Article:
Love, Sex and War
Introduction by Simon Sheppard
Love, Sex and War is most appropriate for featuring on this site. Indeed a major problem is the sheer amount of the material worthy of quotation. Hardly a page is turned without meeting another insightful passage, detailing the astonishing civilian and military behaviour which can occur during wartime.
World War II was a climactic period of accelerated change and the book ties together a number of aspects of Procedural Analysis with the Revisionist flavour of this website; specifically, the notion that the Allies were the good guys and the Axis the bad. According to PA, WWII was essentially a war between the masculine and the feminine; in Nationalist terms, it was ‘a brother’s war.’ For example, the wartime song ‘Lili Marlene’ was a favourite of soldiers on both sides of the conflict. If WWI was when the rot set in, WWII was its consolidation.
See the DSod Theory, especially ‘Females make small differences larger and large differences smaller.’ Thus British men were sent to decimate their closest cousins, the Germans, while many of their women copulated with Negroes in their absence. The German propaganda leaflet which is used as a motif for these pages was not only accurate, it was an understatement. Americans were sent to kill their cousins too: the ethnic German component in early North America was such that German almost became the national language.
Allied propaganda was and continues to be more dishonest: Costello’s book makes gratuitous reference to “the Nazi evil” (p. 356) and claims that Hitler started the war (p. 362). At the end Costello is revealed as a rampant male feminist but the last chapter is so incongruous that one wonders whether it was added at the insistence of a tart in the publisher’s office.
One of the most astonishing revelations is the degree to which war increases female libido. In Britain, a fashion raged for having sex in doorways and against walls (‘wall jobs’) due to a widespread belief that pregnancy would not result from having sex standing up. This shedding of female inhibitions might in Britain be attributed to the bombing of cities and a ‘live for today for tomorrow we might die’ philosophy, but no such excuse existed in America or Australia. No bombs were dropped there. Just a single, isolated attack took place, Pearl Harbor. Nevertheless, the same phenomenon occurred, to the extent that many GI’s contracted VD from teenagers even before they left their homeland.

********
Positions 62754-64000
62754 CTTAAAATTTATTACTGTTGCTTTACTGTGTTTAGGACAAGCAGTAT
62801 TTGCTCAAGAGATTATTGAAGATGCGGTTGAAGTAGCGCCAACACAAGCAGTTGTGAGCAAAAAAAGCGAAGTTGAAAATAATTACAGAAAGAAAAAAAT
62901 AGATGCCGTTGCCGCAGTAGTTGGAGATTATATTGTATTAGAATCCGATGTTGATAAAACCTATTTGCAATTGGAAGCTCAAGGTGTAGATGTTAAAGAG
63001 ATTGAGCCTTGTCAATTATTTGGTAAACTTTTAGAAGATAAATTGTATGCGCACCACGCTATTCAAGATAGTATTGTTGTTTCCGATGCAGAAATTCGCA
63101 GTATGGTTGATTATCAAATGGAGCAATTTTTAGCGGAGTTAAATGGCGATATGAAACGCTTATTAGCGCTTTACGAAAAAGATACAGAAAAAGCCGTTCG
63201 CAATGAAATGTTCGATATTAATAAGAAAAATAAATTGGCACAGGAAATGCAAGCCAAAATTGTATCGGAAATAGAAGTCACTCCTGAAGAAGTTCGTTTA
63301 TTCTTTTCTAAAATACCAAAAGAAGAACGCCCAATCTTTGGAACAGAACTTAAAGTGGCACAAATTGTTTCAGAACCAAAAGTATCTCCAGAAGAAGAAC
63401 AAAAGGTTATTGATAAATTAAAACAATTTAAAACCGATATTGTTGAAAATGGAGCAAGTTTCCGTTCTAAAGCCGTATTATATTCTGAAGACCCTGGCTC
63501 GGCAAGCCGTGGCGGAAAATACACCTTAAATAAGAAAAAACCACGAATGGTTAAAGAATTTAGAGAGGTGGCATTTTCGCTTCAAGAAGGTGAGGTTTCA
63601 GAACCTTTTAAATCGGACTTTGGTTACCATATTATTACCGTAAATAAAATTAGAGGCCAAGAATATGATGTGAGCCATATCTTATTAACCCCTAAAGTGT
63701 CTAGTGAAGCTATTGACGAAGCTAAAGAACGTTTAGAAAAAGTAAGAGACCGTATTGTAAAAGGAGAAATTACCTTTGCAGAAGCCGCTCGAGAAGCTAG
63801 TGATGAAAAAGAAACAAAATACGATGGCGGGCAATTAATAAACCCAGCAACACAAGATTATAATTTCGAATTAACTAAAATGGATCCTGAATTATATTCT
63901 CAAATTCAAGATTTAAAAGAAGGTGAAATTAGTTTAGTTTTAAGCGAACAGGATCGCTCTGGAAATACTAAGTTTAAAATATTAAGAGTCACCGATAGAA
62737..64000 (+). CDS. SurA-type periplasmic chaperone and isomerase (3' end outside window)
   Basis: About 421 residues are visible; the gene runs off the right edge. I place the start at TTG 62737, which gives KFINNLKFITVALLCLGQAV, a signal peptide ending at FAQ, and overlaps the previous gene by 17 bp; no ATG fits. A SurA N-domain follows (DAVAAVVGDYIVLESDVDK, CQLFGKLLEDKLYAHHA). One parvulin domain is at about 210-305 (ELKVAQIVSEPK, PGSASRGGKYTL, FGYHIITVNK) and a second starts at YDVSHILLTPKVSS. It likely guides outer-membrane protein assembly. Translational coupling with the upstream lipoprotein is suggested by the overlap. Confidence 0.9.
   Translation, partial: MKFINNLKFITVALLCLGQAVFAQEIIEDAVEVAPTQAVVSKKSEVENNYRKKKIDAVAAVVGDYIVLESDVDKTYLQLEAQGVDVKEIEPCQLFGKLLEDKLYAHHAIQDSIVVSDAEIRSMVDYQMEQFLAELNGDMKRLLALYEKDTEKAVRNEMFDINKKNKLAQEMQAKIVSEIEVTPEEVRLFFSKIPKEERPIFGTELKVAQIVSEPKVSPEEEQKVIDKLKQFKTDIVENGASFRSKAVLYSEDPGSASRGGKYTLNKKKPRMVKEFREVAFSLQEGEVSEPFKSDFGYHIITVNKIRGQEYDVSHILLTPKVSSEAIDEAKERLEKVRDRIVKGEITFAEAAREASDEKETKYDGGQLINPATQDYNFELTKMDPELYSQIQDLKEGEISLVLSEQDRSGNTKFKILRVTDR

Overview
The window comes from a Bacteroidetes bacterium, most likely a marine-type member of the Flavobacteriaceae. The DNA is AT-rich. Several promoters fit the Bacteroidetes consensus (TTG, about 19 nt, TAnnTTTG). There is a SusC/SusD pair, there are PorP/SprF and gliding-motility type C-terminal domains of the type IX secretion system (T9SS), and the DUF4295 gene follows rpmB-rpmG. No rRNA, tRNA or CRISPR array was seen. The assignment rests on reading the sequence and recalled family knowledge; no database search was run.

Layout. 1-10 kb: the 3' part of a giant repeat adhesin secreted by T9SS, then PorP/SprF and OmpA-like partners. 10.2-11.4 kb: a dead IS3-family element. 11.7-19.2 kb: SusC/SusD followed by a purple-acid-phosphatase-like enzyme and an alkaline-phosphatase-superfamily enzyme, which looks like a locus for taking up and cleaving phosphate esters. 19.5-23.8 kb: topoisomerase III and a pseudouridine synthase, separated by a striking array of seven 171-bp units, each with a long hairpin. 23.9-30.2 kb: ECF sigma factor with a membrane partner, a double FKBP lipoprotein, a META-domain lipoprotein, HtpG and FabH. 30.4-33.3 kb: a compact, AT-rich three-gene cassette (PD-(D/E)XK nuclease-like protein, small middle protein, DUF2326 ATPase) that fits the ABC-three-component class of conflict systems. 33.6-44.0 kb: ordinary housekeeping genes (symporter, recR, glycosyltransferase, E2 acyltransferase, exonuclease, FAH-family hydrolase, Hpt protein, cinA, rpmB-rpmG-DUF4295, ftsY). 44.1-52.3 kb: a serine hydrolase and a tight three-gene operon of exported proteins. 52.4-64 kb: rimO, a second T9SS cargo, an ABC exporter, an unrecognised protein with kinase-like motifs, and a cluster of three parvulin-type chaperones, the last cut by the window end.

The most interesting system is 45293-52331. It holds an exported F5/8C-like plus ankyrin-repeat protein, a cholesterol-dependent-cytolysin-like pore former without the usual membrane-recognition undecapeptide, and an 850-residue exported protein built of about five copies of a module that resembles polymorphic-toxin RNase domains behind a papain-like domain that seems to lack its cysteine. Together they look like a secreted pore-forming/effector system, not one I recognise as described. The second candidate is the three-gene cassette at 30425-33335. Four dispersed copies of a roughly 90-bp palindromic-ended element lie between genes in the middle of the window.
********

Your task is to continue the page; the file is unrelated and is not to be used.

Another important lesson to be drawn from the book is that no women are to be trusted – none, not one, not any. Compelling evidence is provided of the recurrent, compulsive attraction women have for foreigners, findings which are confirmed in Smith’s When Jim Crow Met John Bull. Costello provides two accounts of royalty – an English titled lady (probably a Baroness) and an Italian princess – entertaining prostitution.
At one point (p. 298) Costello seems to imply that neurosis is the ‘White Man’s Burden.’ This is traditionally attributed to Kipling, the burden of teaching Christianity to Negroes. That the White Man’s Burden is neurosis, which leads to sublimation, was precisely my own conclusion, and the origin of the science, technology and high art which is peculiar to Western civilization.
The accounts are variously amusing and shocking: many are a telling reminder of the ugliness of war, and ‘total war’ especially. Shedding many fundamental tenets of civilization with the spurious argument that ‘the end justifies the means’ (PA, Proposition 8, Corollary 1) has resulted in the loss of much of what Britain and America were supposed to be defending.